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Benvenuti in queste pagine dedicate a scienza ed arte. Amelia Carolina Sparavigna

Wednesday, March 2, 2011

Tiny antennas for radio telescopes

"Tiny antennas form vast radio telescope array.
A grassroots telescope array is taking aim at a wide range of astronomy questions, with projects in geophysics and agriculture piggybacking on its infrastructure.
Dipole antennas dotting the Netherlands and several nearby countries together form a radio telescope that is sensitive in the relatively unexplored wavelength range of 1–10 m (roughly 10–250 MHz) and has an enormous field of view. About three-fourths of the telescope’s 44 stations are functioning, and the rest are set to be completed by the end of the year."
by Toni Feder, Physics Today March 2011
Tiny antennas form vast radio telescope array - Physics Today March 2011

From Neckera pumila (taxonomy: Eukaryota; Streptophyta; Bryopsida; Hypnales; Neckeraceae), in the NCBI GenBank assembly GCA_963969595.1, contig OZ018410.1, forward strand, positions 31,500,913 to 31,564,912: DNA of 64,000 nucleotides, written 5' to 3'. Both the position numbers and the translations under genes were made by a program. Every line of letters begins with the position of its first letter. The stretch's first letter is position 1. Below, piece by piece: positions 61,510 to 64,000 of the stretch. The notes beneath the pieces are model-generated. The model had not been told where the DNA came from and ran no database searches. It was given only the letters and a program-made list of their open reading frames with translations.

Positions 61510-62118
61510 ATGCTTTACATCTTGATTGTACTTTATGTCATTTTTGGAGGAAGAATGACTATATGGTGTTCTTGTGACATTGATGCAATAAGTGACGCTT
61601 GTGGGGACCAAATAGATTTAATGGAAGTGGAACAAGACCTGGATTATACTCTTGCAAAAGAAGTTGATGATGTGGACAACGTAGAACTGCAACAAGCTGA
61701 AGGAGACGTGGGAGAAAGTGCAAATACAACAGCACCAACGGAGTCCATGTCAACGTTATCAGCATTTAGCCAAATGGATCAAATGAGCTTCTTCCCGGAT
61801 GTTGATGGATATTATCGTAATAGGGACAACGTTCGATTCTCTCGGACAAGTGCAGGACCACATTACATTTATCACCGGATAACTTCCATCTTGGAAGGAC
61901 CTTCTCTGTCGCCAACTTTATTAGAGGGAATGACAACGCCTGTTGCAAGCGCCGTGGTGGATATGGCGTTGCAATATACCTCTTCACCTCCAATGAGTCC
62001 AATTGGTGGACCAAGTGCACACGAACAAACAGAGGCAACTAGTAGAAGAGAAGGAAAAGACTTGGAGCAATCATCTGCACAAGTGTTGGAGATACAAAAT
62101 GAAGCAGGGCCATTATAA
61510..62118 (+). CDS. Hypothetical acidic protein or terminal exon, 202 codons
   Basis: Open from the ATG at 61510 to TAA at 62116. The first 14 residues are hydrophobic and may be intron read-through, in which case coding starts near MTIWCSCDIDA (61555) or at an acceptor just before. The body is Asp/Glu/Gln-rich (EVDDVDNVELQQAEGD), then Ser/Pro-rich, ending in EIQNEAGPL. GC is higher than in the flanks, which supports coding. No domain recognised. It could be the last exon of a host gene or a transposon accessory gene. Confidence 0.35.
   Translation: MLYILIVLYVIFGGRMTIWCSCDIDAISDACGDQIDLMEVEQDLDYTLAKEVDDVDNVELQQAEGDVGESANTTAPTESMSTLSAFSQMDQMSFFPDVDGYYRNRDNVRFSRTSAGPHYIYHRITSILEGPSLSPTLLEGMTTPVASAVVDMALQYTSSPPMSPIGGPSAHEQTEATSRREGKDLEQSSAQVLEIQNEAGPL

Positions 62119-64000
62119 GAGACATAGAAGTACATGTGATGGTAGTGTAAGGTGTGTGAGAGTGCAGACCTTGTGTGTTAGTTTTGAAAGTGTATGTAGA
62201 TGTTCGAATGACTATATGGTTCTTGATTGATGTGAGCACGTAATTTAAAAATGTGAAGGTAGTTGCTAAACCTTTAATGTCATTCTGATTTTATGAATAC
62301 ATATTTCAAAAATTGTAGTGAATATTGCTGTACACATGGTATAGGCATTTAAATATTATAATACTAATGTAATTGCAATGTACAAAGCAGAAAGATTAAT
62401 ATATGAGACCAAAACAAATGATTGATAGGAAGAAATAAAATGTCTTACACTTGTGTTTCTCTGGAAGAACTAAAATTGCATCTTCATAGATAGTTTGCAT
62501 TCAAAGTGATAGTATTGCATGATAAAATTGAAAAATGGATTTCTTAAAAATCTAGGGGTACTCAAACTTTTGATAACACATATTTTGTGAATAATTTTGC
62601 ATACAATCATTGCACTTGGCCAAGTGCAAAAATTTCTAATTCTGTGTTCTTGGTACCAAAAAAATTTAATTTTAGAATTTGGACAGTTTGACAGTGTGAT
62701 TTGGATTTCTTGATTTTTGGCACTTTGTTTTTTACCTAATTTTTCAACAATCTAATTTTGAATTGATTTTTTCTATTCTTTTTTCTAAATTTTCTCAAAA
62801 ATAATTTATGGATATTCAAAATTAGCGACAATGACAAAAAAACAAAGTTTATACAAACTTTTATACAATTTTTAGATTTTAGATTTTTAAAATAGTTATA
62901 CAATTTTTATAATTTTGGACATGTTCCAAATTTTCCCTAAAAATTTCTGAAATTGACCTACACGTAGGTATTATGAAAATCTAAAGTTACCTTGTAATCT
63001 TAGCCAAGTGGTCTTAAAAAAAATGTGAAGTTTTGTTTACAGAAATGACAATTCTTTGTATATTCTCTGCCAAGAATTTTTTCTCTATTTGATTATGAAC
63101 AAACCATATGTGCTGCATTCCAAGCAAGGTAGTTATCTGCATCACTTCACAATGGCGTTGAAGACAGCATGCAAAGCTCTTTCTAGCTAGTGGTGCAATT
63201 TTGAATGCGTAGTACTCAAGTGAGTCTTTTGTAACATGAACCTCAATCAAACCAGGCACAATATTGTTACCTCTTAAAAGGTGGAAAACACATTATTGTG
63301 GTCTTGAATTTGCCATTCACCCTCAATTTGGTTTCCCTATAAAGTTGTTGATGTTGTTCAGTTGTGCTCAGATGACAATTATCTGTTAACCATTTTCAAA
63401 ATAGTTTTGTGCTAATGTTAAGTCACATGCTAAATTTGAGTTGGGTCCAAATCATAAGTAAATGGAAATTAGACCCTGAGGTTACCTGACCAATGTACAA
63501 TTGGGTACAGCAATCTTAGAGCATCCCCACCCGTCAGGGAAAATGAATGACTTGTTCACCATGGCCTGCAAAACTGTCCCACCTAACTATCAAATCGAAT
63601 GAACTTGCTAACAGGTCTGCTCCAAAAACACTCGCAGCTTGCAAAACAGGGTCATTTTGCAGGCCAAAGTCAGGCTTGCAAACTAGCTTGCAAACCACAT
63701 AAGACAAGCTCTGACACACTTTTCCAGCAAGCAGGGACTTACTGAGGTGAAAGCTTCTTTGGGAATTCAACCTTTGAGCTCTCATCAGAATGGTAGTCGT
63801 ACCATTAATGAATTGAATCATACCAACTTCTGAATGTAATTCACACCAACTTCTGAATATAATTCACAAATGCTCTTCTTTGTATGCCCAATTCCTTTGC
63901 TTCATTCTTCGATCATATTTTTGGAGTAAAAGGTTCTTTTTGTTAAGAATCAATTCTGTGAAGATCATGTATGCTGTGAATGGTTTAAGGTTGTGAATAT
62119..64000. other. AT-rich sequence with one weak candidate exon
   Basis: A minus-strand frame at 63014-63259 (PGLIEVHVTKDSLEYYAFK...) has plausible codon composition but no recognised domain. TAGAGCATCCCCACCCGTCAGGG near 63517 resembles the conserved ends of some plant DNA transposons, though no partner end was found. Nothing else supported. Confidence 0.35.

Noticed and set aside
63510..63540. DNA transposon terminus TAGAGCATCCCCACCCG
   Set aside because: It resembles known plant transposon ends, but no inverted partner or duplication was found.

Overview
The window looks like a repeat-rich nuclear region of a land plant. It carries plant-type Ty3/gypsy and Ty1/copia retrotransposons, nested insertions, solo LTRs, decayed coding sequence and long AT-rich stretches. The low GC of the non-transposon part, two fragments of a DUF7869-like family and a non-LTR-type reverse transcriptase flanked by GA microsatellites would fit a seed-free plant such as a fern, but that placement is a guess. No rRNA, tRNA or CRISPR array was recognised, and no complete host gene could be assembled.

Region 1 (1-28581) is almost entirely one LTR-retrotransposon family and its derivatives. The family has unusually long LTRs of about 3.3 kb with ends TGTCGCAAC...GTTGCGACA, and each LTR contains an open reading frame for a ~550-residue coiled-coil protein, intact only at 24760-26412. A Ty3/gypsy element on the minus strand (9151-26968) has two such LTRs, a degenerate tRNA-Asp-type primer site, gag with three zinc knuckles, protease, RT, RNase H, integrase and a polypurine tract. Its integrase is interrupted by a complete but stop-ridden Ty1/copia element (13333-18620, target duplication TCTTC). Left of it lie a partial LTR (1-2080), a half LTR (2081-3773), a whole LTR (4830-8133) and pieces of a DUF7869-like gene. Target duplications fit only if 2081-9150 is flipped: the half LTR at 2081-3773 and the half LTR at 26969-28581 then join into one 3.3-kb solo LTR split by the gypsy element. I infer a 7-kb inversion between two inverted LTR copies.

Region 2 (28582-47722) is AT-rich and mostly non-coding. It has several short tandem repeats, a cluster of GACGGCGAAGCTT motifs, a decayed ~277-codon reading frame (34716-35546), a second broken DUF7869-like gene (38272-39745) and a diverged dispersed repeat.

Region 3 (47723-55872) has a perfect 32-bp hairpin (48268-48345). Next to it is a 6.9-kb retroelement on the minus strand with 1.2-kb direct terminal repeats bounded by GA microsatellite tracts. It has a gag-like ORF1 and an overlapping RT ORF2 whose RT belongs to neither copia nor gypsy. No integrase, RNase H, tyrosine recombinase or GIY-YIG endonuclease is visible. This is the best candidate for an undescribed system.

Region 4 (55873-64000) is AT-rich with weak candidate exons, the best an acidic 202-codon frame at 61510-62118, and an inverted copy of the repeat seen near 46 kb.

It is the International LOFAR Telescope
http://www.lofar.org/about-lofar/image-gallery/latest-lofar-images
It is a radio interferometric array, consisting of many low-cost antennas. There are two distinct antenna types: the Low Band Antenna (LBA) between 10 and 90 MHz and the High Band Antenna (HBA) between 110 and 250 MHz. These "sensors" are organised many stations, distributed over an area about one hundred kilometres in diameter, located in the North-East of the Netherlands. This infrastructure will give rise to new resources for non-radio astronomers. In the geosciences field, it should be possible, for example, to extend the understanding of natural and induced seismicity, subsidence, and water management. The agricultural application of LOFAR is in the measurement of the micro-climate.